A brilliant spring sky illuminated the still deep snow as members of the Athol Bird and Nature Club embarked on a recent trip in search of signs of spring. Club president Dave Small met the group at the Millers River Environmental Center in Athol where Common Grackle, Red-winged Blackbird, Mourning Dove, Rock Dove, Tufted Titmouse, House Sparrow, and European Starling were noted as the trip began.
In Millers Falls the group added Canada Goose, Mallard, Hooded Merganser, Goldfinch and Black-capped Chickadee. The Turners Falls Rod and Gun Club was teaming with birds as hundreds of Black and Mallard Ducks were joined by Canada Geese, Mute Swans, Ring-necked Duck, Northern Pintail, Common Merganser, Herring, Ring-billed and Great Black-backed Gulls, and Red-tailed Hawks. The real show commenced as an immature Bald Eagle, found perched on an exposed stump in the Connecticut River, took flight causing hundreds of waterfowl to jump into the air. The eagle was joined by another immature eagle. We watched as both birds cruised back and forth across the river giving us excellent views. A third eagle, this one a glorious adult, was observed sailing up the river.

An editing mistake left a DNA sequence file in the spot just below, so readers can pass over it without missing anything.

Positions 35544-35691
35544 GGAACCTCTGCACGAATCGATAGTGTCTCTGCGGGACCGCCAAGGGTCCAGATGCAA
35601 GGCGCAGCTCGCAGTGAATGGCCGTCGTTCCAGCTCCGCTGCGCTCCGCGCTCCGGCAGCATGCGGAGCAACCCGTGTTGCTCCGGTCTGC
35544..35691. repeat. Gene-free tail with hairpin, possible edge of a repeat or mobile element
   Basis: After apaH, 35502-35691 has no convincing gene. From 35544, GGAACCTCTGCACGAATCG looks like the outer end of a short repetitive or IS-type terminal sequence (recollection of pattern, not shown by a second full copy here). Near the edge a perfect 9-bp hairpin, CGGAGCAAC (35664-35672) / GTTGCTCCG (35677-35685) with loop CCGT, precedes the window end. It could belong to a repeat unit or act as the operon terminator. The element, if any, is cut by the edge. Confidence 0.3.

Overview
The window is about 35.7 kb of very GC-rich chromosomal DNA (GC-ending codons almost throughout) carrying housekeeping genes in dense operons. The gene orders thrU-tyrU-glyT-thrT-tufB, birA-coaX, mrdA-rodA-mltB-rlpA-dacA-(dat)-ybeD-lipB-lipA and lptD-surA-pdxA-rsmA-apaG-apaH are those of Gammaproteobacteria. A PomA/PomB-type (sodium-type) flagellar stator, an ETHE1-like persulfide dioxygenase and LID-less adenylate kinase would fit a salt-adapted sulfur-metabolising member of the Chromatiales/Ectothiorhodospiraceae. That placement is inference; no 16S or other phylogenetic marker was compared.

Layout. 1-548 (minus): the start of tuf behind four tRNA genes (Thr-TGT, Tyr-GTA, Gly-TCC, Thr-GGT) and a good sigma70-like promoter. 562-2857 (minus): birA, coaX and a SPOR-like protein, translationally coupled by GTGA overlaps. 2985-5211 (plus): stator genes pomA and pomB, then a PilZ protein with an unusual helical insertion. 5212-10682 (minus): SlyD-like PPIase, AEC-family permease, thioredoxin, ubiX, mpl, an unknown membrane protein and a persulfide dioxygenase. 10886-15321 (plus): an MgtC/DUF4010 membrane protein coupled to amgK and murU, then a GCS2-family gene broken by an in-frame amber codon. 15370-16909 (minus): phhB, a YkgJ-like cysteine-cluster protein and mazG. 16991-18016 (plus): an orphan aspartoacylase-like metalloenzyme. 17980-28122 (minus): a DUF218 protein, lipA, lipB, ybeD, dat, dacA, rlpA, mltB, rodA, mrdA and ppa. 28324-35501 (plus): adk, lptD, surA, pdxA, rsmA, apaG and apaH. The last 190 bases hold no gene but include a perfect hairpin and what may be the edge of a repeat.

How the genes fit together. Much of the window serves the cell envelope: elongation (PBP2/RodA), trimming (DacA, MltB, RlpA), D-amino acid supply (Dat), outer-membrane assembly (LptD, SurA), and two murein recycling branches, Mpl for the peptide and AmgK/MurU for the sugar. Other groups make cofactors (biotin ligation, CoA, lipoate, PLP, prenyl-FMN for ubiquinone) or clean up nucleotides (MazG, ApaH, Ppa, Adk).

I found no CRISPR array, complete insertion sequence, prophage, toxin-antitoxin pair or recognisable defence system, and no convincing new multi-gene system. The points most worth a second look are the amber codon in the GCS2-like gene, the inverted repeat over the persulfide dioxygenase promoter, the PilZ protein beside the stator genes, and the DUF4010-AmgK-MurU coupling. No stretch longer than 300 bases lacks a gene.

The top of an eagle’s white head could be seen above the nest at Barton’s Cove. The guy cables supporting the dead pine tree the eagles had chosen for their nest were easily visible across the ice. Many gulls and ducks dotted the open water of the river. Mockingbird, Song Sparrow, Turkey Vulture, Downy and Red-bellied Woodpecker, American Robin, were added to the growing day list.
The Magic Wings Butterfly Conservatory and Gardens in South Deerfield was our next stop. The parking lot of this facility, which opened in the fall of 2000, was
overflowing. The bustling crowd didn’t detract from the experience of entering the large greenhouse where we were hit by 80-degree humid air and hundreds of flying butterflies. The butterflies were actively flying, feeding, mating and basking in the strong sunshine. After several minutes the fog cleared from our cameras and close-focusing binoculars allowing great looks at these winged jewels. The group identified twenty-three species of butterfly most of which were of tropical origin including Owl Butterflies, Queen, Southern White, Giant Swallowtails, and Heliconia. Many were excited to observe several familiar garden species such as Monarch, American Lady, Black Swallowtail, and Common Buckeye amid the blooming plants.
Enjoying the warm afternoon sun the group stopped at a local chocolate factory, and then continued birding along the canals in Turners Falls with a final look at Barton’s Cove. Several real harbingers of spring including a Tree Swallow, Red-shouldered Hawk, and Killdeer rewarded the group. A great ending to a fun spring adventure.